With the Palestinians, Obama masters the art of pretending
President Barack Obama’s chief of staff, Denis McDonough, used his appearance at the recent J Street conference to take a carefully aimed jab at Israel’s prime minister.
McDonough was irked that prior to the recent Israeli election, Prime Minister Benjamin Netanyahu said that in view of radical Islam’s global rise, he did not expect a Palestinian state could safely be created in his lifetime. Then, in a post-election interview, the prime minister clarified that while he was pointing to the hazards of such a state, he had not withdrawn the position he took in 2009, in which he agreed to the establishment of a demilitarized Palestinian state under certain conditions.
“We cannot simply pretend that those comments were never made,” McDonough said, referring to Netanyahu’s first comment on the subject. That comment by McDonough was puzzling, to say the least. You would think that the Obama administration would be celebrating Netanyahu’s second comment, since it sounds closer to the administration’s own position.
Instead, there was McDonough, at the J Street convention, clinging to Netanyahu’s first comment—it was almost if he and Obama want Netanyahu to oppose a Palestinian state, so that they have something over which to criticize and pressure him.
But the remarkable thing about McDonough’s “we cannot pretend” statement is that the Obama administration frequently does indeed pretend that a foreign leader didn’t say something—when a Palestinian leader is the one who said it.
Here are a few examples, just from the past month. (All translations courtesy of Palestinian Media Watch.)
On March 1, for example, official Palestinian Authority Television announced, “The occupation is using all means to destroy our people and perhaps the most striking one is the drowning of our youth in the swamp of [drug] addiction, after facilitating the entry of all kinds of drugs for our youth.
Obama pretended it never happened—after all, how can he admit that his Palestinian allies indulge in such insane conspiracy theories?
On March 8, Palestinian Authority (PA) President Mahmoud Abbas’s Fatah Party celebrated International Women’s Day by posting on its official website photos and text praising Amna Muna, a Palestinian woman who kidnapped and murdered an Israeli teenager in 2001. Fatah called her “O glorious one” and declared that she “is always present in our hearts.”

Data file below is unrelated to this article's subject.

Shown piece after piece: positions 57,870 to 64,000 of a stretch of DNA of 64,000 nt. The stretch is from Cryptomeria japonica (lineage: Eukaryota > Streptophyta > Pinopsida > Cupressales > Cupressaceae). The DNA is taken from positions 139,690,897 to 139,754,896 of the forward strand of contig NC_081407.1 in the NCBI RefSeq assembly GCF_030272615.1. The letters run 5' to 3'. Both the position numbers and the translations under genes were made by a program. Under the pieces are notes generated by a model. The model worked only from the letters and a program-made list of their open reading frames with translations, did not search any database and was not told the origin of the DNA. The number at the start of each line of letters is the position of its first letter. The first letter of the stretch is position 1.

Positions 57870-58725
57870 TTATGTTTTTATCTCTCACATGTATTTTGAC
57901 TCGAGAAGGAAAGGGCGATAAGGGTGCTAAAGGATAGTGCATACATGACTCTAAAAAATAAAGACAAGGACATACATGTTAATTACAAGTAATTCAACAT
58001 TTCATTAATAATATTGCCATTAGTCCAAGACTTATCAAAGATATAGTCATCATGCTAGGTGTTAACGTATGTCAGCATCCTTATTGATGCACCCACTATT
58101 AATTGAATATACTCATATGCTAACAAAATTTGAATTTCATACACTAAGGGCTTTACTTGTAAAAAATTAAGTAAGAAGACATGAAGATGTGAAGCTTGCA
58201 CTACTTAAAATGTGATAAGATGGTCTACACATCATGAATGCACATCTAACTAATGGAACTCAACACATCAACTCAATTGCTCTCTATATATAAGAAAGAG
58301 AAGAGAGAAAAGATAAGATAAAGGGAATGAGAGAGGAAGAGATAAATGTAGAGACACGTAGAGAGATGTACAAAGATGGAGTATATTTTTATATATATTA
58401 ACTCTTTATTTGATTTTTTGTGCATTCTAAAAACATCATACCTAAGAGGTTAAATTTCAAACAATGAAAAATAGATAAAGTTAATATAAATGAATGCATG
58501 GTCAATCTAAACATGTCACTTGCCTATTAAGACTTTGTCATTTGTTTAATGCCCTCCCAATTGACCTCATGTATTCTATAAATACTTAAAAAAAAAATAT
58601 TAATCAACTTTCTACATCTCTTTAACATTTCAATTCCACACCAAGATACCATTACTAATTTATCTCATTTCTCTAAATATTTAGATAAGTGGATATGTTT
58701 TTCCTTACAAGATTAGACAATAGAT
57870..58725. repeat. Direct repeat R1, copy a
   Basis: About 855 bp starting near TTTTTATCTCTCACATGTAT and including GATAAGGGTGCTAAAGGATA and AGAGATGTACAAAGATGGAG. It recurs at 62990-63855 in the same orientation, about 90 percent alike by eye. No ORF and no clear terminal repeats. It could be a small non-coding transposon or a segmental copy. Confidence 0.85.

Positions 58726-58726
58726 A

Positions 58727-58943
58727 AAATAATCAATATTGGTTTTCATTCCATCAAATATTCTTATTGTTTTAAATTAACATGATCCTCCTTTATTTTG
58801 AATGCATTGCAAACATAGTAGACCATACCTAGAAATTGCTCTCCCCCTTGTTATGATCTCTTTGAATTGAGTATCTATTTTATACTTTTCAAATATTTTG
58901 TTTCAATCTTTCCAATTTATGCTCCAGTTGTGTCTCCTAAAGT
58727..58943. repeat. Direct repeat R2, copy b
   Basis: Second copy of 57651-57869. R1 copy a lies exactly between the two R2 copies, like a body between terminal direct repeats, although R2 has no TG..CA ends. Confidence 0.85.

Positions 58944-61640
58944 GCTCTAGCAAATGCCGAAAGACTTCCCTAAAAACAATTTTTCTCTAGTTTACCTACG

Obama pretended it never happened—after all, how can he admit that his Palestinian allies celebrate murderers?
On March 11, the PA dedicated a monument in its capital, Ramallah, to the late Dalal Mughrabi. She was the leader of the Palestinian death squad that murdered Gail Rubin, the niece of U.S. Senator Abraham Ribicoff, and then 37 Israeli bus passengers on the Tel Aviv highway in 1978. The PA TV news broadcaster, describing the dedication, announced, “Dalal, Allah bless her, this female martyr, she taught us how we can liberate the homeland... We all see her as a model and as a symbol for us.”
Obama pretended the ceremony never happened—after all, how can he admit that his Palestinian allies glorify the killer of a U.S. senator’s niece?
On March 23, the most senior religious official in the PA, Sheikh Muhammad Hussein, declared—as quoted in the official PA newspaper Al-Hayat Al-Jadida—“The land of Palestine is waqf (i.e., inalienable religious endowment in Islamic law). It must not be relinquished nor must any part of it be sold... It is the duty of the leaders of the [Islamic] nation and its peoples to liberate Palestine and Jerusalem.”
Obama pretended it never happened—after all, how can he admit that his Palestinian allies call for the liberation of all of “Palestine,” that is, the destruction of Israel?
So yes, Mr. McDonough, you certainly could pretend “that those comments [by Netanyahu] were never made”—after all, you and your colleagues are experts at pretending that comments were not made, if it’s politically convenient for you to do so.
Stephen M. Flatow, an attorney in New Jersey, is the father of Alisa Flatow, who was murdered in a Palestinian terrorist attack in 1995. He is a candidate on the Religious Zionist slate (www.VoteTorah.org) in the World Zionist Congress elections.